What are edamame beans?
Edamame (pronounced “eh-dah-mah-mee”) are young soybeans that are cooked or steamed in their pods and sprinkled with salt. They are eaten directly from the pod. The word edamame literally means “family tree” because the pods grow on sticks or canes. They have been eaten in Japan since the thirteenth century.
Edamame beans are harvested by hand, about two weeks before the beans are fully ripe. How does the farmer know when this is? It is an art! The ideal harvest time only lasts for three or four days. During these days, the beans are sweet, tender and nutty. If you wait even a day too long, they will become chewy, floury and dull tasting.
The Japanese like to eat their edamame in season – they believe that by eating fruits and vegetables only in season, you will live longer. When exactly the season is depends on where you are in the country.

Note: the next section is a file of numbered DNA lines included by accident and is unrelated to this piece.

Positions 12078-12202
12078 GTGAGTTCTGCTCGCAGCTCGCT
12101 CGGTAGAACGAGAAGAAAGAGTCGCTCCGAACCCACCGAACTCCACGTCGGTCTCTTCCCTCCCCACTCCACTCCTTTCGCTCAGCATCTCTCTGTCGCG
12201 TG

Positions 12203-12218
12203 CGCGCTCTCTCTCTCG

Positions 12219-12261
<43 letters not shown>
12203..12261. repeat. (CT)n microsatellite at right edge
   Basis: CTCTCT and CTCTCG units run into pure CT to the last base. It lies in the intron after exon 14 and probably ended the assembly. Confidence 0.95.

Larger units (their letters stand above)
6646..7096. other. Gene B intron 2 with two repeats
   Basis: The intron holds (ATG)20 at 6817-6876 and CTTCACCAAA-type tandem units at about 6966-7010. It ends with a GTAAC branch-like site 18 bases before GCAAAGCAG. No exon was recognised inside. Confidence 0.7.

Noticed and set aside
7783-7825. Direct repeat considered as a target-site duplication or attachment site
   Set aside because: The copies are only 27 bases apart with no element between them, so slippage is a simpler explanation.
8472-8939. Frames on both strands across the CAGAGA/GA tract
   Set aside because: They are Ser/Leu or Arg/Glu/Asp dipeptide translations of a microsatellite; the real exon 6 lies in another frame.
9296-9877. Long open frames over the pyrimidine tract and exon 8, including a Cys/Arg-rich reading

East vs. west
In the West, we usually eat edamame as a starter or side dish, for example with sushi. However, for the Japanese, it is the ideal snack (otsumami) to enjoy with a beer or a cup of sake: healthy and tasty. The owner of the average izakaya (informal eating and drinking room) also likes to put edamame on the drinks menu. The crispy fresh, salty beans make you thirsty and more likely to order another round – a win-win situation. Edamame often evoke nostalgia with the Japanese – they are reminiscent of many pleasant evenings in the pub.
Did you know...
Like other soybeans and products, edamame are rich in proteins, so they are excellent meat substitutes.
How to prepare edamame beans
Preparing edamame beans is simple. The pods containing the beans are cooked or steamed in salted water. Small fresh beans are ready within a minute or three; larger ones need a minute or six at most. You can also steam them. The edamame can then be served hot or cold, sprinkled with some extra salt.
The perfect salt for edamame beans is arajio salt, which is natural Japanese sea salt. After sprinkling the salt on the beans, wait a few minutes before eating them so that the salt can be absorbed into the pods.
How to eat
Eat the edamame by hand. Close your teeth around one of the beans in the pod and “pop” it into your mouth. Repeat with the remaining beans. You don’t eat the pod.